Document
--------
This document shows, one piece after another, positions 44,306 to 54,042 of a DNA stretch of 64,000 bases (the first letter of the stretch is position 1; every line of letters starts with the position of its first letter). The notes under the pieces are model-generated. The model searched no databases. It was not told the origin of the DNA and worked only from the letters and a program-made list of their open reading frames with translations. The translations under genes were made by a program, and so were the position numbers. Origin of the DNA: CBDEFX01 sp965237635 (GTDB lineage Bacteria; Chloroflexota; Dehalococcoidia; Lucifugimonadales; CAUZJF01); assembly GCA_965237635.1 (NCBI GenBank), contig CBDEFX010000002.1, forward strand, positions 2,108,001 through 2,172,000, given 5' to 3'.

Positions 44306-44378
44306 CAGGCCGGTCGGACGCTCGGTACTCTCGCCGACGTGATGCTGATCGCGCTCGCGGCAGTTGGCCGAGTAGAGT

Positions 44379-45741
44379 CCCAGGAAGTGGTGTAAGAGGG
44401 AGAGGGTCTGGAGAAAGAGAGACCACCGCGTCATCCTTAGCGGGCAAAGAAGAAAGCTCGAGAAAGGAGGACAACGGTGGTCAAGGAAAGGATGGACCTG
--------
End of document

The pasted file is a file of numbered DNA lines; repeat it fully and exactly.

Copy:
This document shows, one piece after another, positions 44,306 to 54,042 of a DNA stretch of 64,000 bases (the first letter of the stretch is position 1; every line of letters starts with the position of its first letter). The notes under the pieces are model-generated. The model searched no databases. It was not told the origin of the DNA and worked only from the letters and a program-made list of their open reading frames with translations. The translations under genes were made by a program, and so were the position numbers. Origin of the DNA: CBDEFX01 sp965237635 (GTDB lineage Bacteria; Chloroflexota; Dehalococcoidia; Lucifugimonadales; CAUZJF01); assembly GCA_965237635.1 (NCBI GenBank), contig CBDEFX010000002.1, forward strand, positions 2,108,001 through 2,172,000, given 5' to 3'.

Positions 44306-44378
44306 CAGGCCGGTCGGACGCTCGGTACTCTCGCCGACGTGATGCTGATCGCGCTCGCGGCAGTTGGCCGAGTAGAGT

Positions 44379-45741
44379 CCCAGGAAGTGGTGTAAGAGGG
44401 AGAGGGTCTGGAGAAAGAGAGACCACCGCGTCATCCTTAGCGGGCAAAGAAGAAAGCTCGAGAAAGGAGGACAACGGTGGTCAAGGAAAGGATGGACCTG